First, you should be clear about what you are aiming for: (1) public approval, (2) commercial success, or (3) art-historical significance. These three are not necessarily mutually exclusive, and there is nothing wrong with any of them. But my remarks address only (3).

The best means to art-historical significance is financial independence. Don’t even think about trying to earn a living from your artwork, or else you’ll start producing the artwork that will earn you a living. A trust fund will divert your energies in a different way. The best means to financial independence is a day job in a different field. Waiting tables, driving a cab, office work, and teaching are traditional alternatives for artists, but the digital revolution opens up many others. All of them will free you to make the work you are most deeply driven to make, regardless of whether or not anyone else likes it or buys it. That’s the work that’s most interesting and important to you. You won’t have time to waste on producing work that doesn’t obsess you.

Your day job will also free you to be selective about what you do in order to promote your artwork, and with whom. It will protect your pursuit of quality. That’s one reliable path to art-historical significance (although of course not the only one).

Laurie Simmons Photo by Sebastian Kim

Laurie Simmons. Photo courtesy of Sebastian Kim.

11. Laurie Simmons
If there is an idea burning a hole in your brain…Get it out, don’t hoard it. If it embarrasses you, even better.

Become the responsible, dedicated custodian of your own work early on, even when you feel like you have no “career”. Some of the most critical work you will do might come at a time when you feel like no one is watching. Don’t focus on the gatekeepers of galleries and institutions for your sense of self worth. No one will do a better job than you of caring for your own work. Have a broad circle of artist friends and look to them for support and approbation. These relationships are powerful and reciprocal.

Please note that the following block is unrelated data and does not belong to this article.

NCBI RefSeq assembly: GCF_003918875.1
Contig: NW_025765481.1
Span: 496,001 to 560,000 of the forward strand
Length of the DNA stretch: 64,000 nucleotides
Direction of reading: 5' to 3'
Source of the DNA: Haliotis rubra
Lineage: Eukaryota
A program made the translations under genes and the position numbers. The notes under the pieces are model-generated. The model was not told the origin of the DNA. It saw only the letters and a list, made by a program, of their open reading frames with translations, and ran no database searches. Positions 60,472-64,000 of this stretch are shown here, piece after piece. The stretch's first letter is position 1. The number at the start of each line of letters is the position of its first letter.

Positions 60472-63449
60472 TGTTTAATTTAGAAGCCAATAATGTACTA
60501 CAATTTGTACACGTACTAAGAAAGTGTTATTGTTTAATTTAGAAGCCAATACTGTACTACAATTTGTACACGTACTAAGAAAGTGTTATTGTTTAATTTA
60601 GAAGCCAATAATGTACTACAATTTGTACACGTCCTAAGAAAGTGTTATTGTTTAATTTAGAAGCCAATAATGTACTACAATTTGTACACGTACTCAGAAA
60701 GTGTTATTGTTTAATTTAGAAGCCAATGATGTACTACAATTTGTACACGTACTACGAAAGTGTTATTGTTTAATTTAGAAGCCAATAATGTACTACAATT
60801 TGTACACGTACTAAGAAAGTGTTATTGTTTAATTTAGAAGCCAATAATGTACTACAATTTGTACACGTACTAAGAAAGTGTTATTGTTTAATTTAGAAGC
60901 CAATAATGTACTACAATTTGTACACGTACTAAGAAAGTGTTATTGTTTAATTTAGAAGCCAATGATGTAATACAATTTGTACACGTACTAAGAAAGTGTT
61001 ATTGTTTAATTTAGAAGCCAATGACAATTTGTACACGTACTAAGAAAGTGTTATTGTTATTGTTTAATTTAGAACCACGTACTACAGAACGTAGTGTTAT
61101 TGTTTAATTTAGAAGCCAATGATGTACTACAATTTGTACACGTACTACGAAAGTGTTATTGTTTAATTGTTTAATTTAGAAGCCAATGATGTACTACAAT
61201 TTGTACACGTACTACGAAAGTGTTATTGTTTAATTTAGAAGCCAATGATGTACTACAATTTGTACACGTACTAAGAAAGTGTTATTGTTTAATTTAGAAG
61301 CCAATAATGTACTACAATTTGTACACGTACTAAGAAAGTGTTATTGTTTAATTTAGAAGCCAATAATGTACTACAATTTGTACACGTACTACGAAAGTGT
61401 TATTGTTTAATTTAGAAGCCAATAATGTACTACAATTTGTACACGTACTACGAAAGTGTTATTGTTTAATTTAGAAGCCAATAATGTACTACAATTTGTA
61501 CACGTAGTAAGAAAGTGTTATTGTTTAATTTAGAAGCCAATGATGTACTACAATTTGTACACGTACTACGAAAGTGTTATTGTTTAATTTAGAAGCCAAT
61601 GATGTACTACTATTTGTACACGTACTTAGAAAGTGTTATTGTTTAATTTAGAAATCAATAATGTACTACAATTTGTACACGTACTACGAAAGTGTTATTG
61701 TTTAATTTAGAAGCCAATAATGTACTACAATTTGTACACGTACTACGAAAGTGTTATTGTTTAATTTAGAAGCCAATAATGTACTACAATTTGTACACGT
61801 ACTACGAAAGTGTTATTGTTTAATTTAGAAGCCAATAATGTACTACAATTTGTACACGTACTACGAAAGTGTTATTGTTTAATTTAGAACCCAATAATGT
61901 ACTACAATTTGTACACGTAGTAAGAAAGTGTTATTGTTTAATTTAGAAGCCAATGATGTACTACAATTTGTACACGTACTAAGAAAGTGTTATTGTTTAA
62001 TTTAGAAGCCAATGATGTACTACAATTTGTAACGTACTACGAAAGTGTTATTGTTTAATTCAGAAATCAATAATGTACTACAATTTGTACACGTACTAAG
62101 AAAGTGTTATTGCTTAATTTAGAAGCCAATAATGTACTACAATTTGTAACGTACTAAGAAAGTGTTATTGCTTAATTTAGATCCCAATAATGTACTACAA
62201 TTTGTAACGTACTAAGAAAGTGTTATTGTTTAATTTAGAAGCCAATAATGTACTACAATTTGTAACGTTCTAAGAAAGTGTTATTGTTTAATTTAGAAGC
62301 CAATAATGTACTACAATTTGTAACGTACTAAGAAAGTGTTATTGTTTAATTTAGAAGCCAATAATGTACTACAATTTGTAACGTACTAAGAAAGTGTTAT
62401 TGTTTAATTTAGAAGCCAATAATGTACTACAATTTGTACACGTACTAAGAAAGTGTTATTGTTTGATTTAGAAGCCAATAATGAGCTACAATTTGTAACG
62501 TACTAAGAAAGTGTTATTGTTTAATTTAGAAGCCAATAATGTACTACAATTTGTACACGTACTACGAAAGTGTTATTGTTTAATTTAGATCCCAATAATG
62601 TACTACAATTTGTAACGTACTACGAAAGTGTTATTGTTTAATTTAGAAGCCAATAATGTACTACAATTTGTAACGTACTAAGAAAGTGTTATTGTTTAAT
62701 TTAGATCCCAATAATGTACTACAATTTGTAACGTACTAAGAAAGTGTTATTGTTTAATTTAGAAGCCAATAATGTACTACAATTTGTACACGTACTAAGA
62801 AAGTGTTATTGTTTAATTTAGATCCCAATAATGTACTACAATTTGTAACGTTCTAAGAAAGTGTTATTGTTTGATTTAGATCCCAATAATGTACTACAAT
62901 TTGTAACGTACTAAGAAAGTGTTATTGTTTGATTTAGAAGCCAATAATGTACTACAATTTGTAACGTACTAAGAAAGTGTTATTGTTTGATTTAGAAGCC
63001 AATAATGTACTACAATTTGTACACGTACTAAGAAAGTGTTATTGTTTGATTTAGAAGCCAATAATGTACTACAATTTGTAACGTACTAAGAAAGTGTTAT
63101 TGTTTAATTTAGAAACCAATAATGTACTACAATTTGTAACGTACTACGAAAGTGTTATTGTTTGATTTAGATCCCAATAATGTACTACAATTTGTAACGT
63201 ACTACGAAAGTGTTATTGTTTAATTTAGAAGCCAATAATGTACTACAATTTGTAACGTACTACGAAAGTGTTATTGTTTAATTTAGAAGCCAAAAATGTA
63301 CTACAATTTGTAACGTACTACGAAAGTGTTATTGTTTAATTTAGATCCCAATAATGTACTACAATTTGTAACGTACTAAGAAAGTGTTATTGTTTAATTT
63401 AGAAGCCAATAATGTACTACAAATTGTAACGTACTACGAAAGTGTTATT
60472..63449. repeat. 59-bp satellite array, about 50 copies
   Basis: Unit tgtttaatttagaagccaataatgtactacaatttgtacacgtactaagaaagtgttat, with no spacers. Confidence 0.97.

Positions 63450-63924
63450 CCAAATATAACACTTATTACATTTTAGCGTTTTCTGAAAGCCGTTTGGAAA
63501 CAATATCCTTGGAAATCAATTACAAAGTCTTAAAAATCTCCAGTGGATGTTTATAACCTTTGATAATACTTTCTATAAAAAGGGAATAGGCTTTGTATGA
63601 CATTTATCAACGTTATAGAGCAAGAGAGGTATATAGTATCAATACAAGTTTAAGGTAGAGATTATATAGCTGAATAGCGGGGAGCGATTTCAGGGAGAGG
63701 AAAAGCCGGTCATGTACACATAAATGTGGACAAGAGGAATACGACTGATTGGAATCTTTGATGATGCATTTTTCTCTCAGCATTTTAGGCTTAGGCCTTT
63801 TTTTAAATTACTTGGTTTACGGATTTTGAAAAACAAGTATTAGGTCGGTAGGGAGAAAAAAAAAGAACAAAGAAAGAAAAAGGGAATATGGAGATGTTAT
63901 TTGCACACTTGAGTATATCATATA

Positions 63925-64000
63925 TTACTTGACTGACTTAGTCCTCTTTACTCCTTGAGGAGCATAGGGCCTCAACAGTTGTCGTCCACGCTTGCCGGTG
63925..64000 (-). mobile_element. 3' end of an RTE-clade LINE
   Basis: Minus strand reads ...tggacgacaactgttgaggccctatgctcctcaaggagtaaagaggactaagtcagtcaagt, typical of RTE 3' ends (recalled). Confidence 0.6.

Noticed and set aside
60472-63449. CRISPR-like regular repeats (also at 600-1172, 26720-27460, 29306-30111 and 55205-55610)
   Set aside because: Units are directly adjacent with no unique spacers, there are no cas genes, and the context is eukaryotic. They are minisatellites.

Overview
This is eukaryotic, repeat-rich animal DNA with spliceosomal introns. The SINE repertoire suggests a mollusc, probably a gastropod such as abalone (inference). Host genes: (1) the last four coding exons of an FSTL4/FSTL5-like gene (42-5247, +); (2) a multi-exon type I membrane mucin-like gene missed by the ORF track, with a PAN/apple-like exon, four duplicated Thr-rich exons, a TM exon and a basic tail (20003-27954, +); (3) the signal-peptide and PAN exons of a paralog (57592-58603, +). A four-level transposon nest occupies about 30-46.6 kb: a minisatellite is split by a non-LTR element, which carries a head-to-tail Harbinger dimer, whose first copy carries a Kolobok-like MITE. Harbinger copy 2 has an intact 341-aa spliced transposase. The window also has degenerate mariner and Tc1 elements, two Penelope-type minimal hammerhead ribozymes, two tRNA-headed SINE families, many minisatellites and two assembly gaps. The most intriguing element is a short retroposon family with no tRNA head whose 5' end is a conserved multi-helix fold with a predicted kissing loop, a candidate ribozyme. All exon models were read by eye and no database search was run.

Lucia Koch. Courtesy of Galeria Nara Roesler

Lucia Koch. Courtesy of Galeria Nara Roesler

12. Lucia Koch
Focus on your work and what you feel you need to do, rather than on what people expect you to do. It’s not about pleasing others. Stand for your work and rest assured that it will have the space, lighting, and the context it needs.

Work hard, think hard, do not get satisfied easily, no matter if you’re a woman or not (a woman artist can give advice to men, too).

Avoid participating in “women artists” shows. They are made to keep us constrained in a category, as if we are not just artists, like men are. Have you seen shows of only male artists? A lot, of course, but it’s not written in the title or part of the curatorial statement.

Pat Steir. Photo by William Steen Photo by William Steen. Courtesy Dominique Lévy, New York / London

Pat Steir. Photo by William Steen. Photo by William Steen. Courtesy Dominique Lévy, New York / London.

13. Pat Steir
For 20 years no one looked at or liked my work. Accept feedback, but don’t make changes based on that. Be friends with other women artists your own age, whose work you like and maybe even love.

Emma Sulkowicz. Courtesy of Emma Sulkowicz.

Emma Sulkowicz. Courtesy of Emma Sulkowicz.

14. Emma Sulkowicz
Don’t get competitive with other women artists!

Those who feel the most insecure tend to get competitive with other artists that they identify with or feel similar to. Competitiveness born from insecurity holds so many people back. I truly believe in collaboration with other artists, especially the ones that intimidate you the most. We need artists of all genders to work together!

Betty Tompkins. Photo by Ruben Natal-San Miguel

Betty Tompkins. Photo by Ruben Natal-San Miguel

15. Betty Tompkins
The best course of action is to stay true to your self/vision/ideas. Don’t do work to please other people. Don’t try to do what’s trendy. Figure out a way to support yourself independent of sales of your work.

Perseverance is a great quality. Don’t try to get shows or representation until you have already done the work,  and when you do get opportunities to show, be positive and prepared.

Wendy White. Photo by Alex M. Smith.

Wendy White. Courtesy of Alex M. Smith.

16. Wendy White
I could say the same old stuff about working your ass off and not giving up, but the truth is the art world will never be a meritocracy anyway.

I think as women, rather than looking at art history as the gold standard, we have to always look forward. Burn it down. Be ruthlessly yourself, find your own heroes, prop up and support the women around you. Also, the thing that bothers people about your work is usually the most original aspect of it, so you should probably do it more.

Lisa Yuskavage.

Lisa Yuskavage. Courtesy of David Zwirner Gallery.

17. Lisa Yuskavage
Make art that you want to see that doesn’t already exist. Stand by it regardless of the response. Try to get past the desire to have everyone like you.

All positive feedback is not a good sign. It means you are feeding the views that they already like and not going to change how the world sees.

Mary Heilmann ©Matt Crossick

Mary Heilmann ©Matt Crossick

18. Mary Heilmann
Just keep the faith. Don’t give up. Keep on pushin. Love, Mary H.